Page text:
The History of the Wearside League
Father of the Wearside League, Charles Kirtley, remained secretary through the difficult early years right through to 1910, by which time the league was firmly established. Then for over half a century the post of secretary was in the capable hands of the Wood family: Bob and son Robert Junior. Even then, this did not reflect the true period of involvement of the Woods with the Wearside League.
In the early years of the League, Bob Snr. had been a player, referee, club representative and member of the management committee before becoming secretary. Bob Jnr., had served a 27 year apprenticeship as Assistant Secretary before taking over from his father. He then went on to become Chairman in 1963 and President in 1974, a post he was to remain at until 1984.
Bob Snr., played his early football with a number of different teams. He started his career with a junior club Roker Park, then going on to play for Havelock, White Star Juniors, Elm House, Eastern Star and Sunderland Swifts.
His days at Swifts brought him into contact with the Wearside League for the first time. In 1899-1900 season he was playing full back for another League club, Royal Rovers. In his first season the team finished runners-up to South Hylton. In 1900-01 Rovers won the League, Shipowners' Cup and Monkwearmouth Charity Cup and repeated the feat the following season. During Christmas 1902 Bob found himself out of work and he moved to Middlesbrough with a promise of a job. During a brief stay on Teesside he played one game for Middlesbrough "A" team but returned to Sunderland when he found work in the town. On his return he joined Wearside League club Southwick. At the end of the 1902-03 campaign Southwick tied with Royal Rovers for the championship, only for his former club to take the title after two deciding matches. After only six months with his new club Bob was appointed secretary.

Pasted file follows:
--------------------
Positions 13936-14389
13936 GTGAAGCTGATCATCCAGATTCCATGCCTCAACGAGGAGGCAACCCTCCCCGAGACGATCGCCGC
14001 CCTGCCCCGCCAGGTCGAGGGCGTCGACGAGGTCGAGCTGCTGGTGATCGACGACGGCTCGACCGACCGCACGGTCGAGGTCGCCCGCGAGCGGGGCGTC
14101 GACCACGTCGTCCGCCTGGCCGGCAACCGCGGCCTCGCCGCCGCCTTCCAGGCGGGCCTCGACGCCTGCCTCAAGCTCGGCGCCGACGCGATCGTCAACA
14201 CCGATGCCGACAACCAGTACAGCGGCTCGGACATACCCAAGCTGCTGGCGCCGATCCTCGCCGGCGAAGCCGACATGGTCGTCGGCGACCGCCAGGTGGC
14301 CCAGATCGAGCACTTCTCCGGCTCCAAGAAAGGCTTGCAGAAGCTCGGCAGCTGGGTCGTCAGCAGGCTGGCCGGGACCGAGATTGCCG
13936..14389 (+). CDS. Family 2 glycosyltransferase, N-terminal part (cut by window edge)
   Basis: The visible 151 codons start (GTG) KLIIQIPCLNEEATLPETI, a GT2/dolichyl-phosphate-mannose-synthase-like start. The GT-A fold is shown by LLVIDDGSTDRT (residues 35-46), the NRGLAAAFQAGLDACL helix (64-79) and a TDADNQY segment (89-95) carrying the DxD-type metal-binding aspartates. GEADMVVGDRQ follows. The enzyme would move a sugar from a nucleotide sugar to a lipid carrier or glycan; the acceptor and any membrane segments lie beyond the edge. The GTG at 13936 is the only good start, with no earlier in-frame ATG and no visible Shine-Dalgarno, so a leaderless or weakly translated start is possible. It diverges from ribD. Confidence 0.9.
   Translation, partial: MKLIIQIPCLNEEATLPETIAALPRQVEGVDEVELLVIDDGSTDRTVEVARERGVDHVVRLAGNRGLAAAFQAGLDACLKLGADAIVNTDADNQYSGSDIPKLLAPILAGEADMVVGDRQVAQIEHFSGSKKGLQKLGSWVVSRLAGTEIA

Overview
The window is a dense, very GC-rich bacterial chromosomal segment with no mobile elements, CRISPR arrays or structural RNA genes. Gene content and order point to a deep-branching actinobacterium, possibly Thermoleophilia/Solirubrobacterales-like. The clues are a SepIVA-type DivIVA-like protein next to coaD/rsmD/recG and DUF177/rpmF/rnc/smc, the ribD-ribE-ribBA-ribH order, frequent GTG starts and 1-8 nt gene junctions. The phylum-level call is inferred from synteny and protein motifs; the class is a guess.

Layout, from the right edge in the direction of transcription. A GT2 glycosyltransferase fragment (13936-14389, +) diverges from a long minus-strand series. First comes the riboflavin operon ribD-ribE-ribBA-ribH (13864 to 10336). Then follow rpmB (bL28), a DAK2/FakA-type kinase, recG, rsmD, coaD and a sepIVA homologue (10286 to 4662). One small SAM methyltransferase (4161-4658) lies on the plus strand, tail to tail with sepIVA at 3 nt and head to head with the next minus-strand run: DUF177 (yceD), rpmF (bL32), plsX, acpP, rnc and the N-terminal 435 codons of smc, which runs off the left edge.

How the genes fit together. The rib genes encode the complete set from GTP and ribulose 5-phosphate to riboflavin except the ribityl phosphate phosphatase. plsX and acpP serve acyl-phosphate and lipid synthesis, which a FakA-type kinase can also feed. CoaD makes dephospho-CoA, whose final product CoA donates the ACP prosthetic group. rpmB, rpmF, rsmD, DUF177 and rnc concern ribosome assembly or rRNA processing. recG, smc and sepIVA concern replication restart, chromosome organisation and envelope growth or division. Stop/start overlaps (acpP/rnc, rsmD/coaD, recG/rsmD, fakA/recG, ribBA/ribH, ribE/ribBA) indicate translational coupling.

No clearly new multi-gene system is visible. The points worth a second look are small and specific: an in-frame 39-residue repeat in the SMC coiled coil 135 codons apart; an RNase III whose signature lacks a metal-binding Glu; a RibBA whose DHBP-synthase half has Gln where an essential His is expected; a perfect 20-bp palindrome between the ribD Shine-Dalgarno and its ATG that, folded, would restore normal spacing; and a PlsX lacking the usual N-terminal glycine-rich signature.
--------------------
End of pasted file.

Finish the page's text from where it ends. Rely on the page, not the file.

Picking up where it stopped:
In September 1904 the Sunderland Daily Echo reported "There is no better-known or more popular secretary and player - for he still dons the pants and jersey when it is necessary - than "Bobler" Wood."
Bob rose through the League management until 1910, when he was given the daunting task of filling the shoes of Charles Kirtley as Secretary of the Wearside League. He was not to disappoint those who had placed their faith in him, serving the League for the next 49 years.